Evaluating value chain facilitators

Final report for ONE14-210

Project Type: Partnership
Funds awarded in 2014: $14,905.00
Projected End Date: 12/31/2017
Grant Recipient: Rutland Area Farm and Food Link
Region: Northeast
State: Vermont
Project Leader:
Executive Director
Rutland Area Farm and Food Link
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Project Information

Summary:

We planned to have two community partners in the Northeast region work together with an evaluator and with farmer partners to identify metrics for evaluating the effectiveness of nonprofit “value chain facilitators”. The two organizations, Rutland Area Farm and Food Link in Vermont and Fair Food in Philadelphia, have a variety of programs that link small-scale, diversified and locally-embedded farms with new market outlets and channels. In this project, the evaluator used  the  Results Based Accountability framework to create metrics, collect data, test the effectiveness of the metrics, and analyze results. We planned to have the metrics aligned with Vermont’s Farm to Plate Network goals and indicators so that data collected is relevant to that statewide effort. We were hoping to share results through existing networks such as Vermont Farm to Plate Network and the Value Chain Facilitation working group.

Project Objectives:
    1. RAFFL and Fair Food will hire an evaluator trained in Results Based Accountability to work with our two organizations to understand the methods we each use to foster market-based connections between farmers and end buyers.
    1. The evaluator will work with us and our farmer partners to create a set of indicators intended to capture the impact of our work.
    1. The results of the metrics work outlined in this Northeast SARE proposal will be shared with the Value Chain Facilitation working group to gain perspective and understanding as well as to think about next steps that will be meaningful to other organizations around the region and the country.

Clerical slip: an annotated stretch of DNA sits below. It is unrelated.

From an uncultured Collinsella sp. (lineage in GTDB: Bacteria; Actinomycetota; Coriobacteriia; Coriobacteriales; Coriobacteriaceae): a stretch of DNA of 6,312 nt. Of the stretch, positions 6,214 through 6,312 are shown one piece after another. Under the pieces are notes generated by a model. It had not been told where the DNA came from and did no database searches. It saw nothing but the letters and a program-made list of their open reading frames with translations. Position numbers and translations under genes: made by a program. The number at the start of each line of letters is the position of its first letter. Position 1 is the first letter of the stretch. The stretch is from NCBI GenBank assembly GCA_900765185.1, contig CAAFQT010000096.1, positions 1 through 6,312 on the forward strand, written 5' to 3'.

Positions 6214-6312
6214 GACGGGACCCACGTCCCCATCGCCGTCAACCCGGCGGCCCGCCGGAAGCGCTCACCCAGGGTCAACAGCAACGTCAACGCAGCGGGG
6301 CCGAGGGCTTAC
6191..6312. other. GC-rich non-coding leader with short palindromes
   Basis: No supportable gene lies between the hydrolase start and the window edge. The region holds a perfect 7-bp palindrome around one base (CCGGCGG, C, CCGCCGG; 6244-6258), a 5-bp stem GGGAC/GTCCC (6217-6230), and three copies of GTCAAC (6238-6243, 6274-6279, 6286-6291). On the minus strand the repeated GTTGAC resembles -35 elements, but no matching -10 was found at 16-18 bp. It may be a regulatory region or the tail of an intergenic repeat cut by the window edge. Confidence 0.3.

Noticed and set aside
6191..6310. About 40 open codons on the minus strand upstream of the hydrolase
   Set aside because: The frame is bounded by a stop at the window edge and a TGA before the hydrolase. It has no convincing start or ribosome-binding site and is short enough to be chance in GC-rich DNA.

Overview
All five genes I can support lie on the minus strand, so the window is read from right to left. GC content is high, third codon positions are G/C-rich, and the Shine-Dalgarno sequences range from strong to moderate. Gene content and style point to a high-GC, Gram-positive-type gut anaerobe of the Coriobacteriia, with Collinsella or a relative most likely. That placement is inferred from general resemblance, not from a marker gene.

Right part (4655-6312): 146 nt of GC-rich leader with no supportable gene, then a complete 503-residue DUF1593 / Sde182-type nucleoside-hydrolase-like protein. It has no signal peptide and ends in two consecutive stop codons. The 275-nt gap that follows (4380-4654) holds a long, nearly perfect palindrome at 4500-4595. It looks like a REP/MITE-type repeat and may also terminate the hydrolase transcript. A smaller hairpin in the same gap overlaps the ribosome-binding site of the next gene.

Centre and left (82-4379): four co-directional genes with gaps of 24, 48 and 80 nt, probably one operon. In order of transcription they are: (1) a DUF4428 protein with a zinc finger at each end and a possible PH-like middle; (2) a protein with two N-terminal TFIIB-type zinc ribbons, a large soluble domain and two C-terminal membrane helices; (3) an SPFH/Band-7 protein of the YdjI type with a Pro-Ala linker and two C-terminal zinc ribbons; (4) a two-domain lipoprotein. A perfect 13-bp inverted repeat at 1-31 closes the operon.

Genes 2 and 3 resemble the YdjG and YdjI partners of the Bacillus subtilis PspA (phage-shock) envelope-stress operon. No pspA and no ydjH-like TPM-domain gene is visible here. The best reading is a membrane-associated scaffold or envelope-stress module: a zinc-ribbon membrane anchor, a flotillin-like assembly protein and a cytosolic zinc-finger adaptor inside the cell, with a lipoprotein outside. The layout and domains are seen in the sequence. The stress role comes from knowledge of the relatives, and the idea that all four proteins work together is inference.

Cooperators

Click linked name(s) to expand
  • Ann Karlen

Research

Materials and methods:
  • In 2014, shortly after this grant was awarded, RAFFL and Fair Food worked with a consultant well-versed in evaluations and in the concepts of Value Chain Facilitation. However, after a couple of meetings and some initial work, it was determined that this was not the right consultant to help us move from our starting place to the next step.
  • In 2015, RAFFL secured funding outside of this Northeast SARE grant to hire a different evaluator to train our staff in RBA and use it to evaluate our individual programs. RAFFL was also able to begin developing a system for looking at our overarching impacts related to changing the local food system by directing more customers toward local food producers. The positive results of this work gave us confidence to introduce our partners in Philadelphia to this concept and this consultant. 
  • In 2016, RAFFL continued our work with the RBA consultant and within our staff to finalize a set of measures that provide information about our impacts as Value Chain Facilitators.
  • In 2016, Fair Food did the same by bringing a RBA consultant to Philadelphia to train their staff in the use of RBA and then did the same work to establish and test a set of measures.
Research conclusions:

RAFFL and Fair Food learned that RBA was an effective tool for putting into place measurements and practices for evaluations of our programs. We both found it to be very useful on an organizational level. We have shared our techniques with similar organizations. And, we have shared lessons learned, especially through our market building programs, with the farmers in our areas.